Now, Tommy Hottovy has the perfect 21st-century baseball occupation: Director of Run Prevention for the Chicago Cubs.
For Hottovy's part, the Chicago Cubs have allowed the least amount of run in all of MLB this year. Recently, we caught up with former MLB pitcher, JustBats alum, and Cubs' Director of Run Prevention for a Q&A.
What exactly does Director of Run Prevention for the Chicago Cubs entail?
Officially, my title is Coordinator of Advance Scouting, and my main focus is on run prevention, which encompasses anything that helps prevent the other team from scoring runs. My daily responsibilities are pretty extensive, as I do a lot for the game that day, as well as prep work for the upcoming teams we will see. But, my main responsibilities are breaking down the opposing hitters and working with our coaching staff to determine our plan of attack, coordinating all of our defensive positionings, and communicating with the coaching staff that will be positioning the players during the game to make sure we are all on the same page.
Also, I'm in charge of making notes on the opposing offense in general and things they like to do specifically during the game (i.e. when they run, situational hitting, bunting, etc.), and communicating with any Pro Scouts we have in the field to make sure our plan is on the right track with what they may be seeing in a short look before our series.
What is the best part of your job?
By far the best part of my job is getting to work directly with the players and staff and have an immediate impact on the game that night. If I am breaking down a hitter, and we decide we want to pitch a guy a certain way (i.e. we want to start him with a curveball in his second at-bat) and he gets a hit or if we decide to play a shift on a hitter, and he hits against the shift in a big part of the game, I have to be able to answer for the decisions we make. Luckily, we have a great group of guys, and we have created an environment where communication flows constantly. Very rarely is there a time where the pitcher or player is not informed with what we want to do, pitching or positioning wise, and in the end, the players see how much time and effort goes into every game, and every series and you earn their trust as the season goes on.
What is the toughest part of the job?
Without question, the toughest part of my job are the deadlines. We are constantly working on a three-day deadline. Most of the time I am working on two teams at the same time, the daily communication and strategy for the team we are playing, as well as all the prep work, reports, and positioning for the team we are about to play. The minute one team finishes the next team begins, so there is very little down time during the season.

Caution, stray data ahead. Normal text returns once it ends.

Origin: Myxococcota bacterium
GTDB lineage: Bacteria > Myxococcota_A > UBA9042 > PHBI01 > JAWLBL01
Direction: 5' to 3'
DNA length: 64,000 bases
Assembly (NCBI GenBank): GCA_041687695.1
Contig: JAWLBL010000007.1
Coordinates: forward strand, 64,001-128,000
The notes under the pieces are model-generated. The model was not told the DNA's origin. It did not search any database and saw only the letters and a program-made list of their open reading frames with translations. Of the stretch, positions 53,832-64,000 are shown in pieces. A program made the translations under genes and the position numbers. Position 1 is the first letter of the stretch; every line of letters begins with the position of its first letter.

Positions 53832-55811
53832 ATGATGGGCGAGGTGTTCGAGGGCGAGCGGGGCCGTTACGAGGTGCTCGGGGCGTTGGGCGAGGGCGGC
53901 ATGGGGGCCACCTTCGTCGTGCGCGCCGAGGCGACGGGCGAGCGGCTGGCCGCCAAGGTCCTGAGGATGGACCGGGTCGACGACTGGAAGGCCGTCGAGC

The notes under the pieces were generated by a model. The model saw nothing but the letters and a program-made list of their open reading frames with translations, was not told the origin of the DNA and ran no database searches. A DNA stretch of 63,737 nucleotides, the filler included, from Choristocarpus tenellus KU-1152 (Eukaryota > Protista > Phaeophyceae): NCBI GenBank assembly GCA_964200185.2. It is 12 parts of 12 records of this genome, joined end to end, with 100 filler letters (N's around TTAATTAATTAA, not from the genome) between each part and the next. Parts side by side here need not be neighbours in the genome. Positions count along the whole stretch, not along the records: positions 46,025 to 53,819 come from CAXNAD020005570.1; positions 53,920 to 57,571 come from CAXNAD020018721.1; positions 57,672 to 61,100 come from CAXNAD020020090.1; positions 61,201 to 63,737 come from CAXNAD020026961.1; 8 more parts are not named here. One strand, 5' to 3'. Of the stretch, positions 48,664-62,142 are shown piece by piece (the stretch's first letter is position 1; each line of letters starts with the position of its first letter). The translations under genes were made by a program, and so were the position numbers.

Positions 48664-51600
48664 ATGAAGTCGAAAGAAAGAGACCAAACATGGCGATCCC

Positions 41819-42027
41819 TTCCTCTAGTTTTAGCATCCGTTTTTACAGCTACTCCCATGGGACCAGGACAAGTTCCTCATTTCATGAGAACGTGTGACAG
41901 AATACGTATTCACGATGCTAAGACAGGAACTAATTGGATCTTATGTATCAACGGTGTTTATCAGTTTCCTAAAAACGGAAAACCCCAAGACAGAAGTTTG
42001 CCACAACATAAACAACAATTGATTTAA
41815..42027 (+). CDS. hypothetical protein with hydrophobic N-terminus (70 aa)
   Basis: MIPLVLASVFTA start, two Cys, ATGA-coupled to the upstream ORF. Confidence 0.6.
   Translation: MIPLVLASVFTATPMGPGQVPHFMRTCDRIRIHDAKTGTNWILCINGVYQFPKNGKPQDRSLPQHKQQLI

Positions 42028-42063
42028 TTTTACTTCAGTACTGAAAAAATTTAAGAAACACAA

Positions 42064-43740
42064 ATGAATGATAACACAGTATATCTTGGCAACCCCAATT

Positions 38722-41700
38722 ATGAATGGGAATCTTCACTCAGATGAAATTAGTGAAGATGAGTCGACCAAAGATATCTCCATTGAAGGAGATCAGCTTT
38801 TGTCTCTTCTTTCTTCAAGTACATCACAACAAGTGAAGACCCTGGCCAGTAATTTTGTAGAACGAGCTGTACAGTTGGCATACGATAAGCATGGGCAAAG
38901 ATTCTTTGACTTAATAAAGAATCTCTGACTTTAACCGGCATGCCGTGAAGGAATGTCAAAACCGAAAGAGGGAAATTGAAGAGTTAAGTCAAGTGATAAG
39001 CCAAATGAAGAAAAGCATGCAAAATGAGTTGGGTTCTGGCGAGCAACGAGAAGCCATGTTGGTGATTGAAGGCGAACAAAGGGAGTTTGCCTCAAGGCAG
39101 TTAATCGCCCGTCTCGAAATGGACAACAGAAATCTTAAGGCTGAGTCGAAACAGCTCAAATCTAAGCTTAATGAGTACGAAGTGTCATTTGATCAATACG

Why do you think sabermetrics is important to the future of baseball?
To me, it's the same reason data analysis is to any company. It is an integral part of the future success of an organization. Technically, everyone has access to the same data, which is an insane amount. Ultimately, the collection, interpretation, and distribution/communication of the data are what separates one team from the next. You can have all the data in the world, but if you can't sift through it, find what is pertinent not only to the team as a whole but also to the individual player, and then be able to translate that information into a language that the recipient understands (which in some cases is actually a different language), then you won't be successful and in some cases, the data could actually be a hinderance.
My ultimate goal, and what I feel the most important role sabermetrics will play in the future of baseball, is to find the right balance between all of these aspects. So, in the end, when the game is on the line, the player feels 100% comfortable with any situation they could potentially see on the field.
Are there any aspects of your job that youth and high school teams could or should adopt?
Without question. What I tell most high school or youth teams that I talk to is that it is hard to gather much pertinent information on opposing players because you just don't see them enough, and the sample sizes are pretty low. What you can do, though, is gather information and tendencies of your players to help come up with game plans. For example, each pitcher should have their spray chart of where hitters hit the ball off them, not just where that hitter himself hits the ball, which can help tailor a defense to what a specific pitcher likes to do.
There are pretty standard defenses you can run that data has proven over the course of baseball history that can be baseline defenses for a team to run and then make adjustments off of depending on any pitcher/hitter tendencies that you may see.
What did you enjoy the most about working for JustBats.com and Pro Athlete, Inc.?
Obviously, I was very fortunate to get to work with some amazing people, and I cherish the interactions and conversations I had with all of them on a daily basis. But, the thing I enjoyed the most working for Pro Athlete was the freedom, encouragement, and opportunities they give every employee to grow professionally, not only in their daily activities but for their future endeavors, as well.
JustBats thanks Tommy Hottovy for taking the time to answer some questions and, of course, wishes him continued success in his career with the Chicago Cubs. If you have any questions on baseball bats or softball bats, give the Pros at JustBats a call at (866) 321-2287. Who knows, you might be talking to a future MLB player.
What do you think of Hottovy's job? Do you use sabermetrics?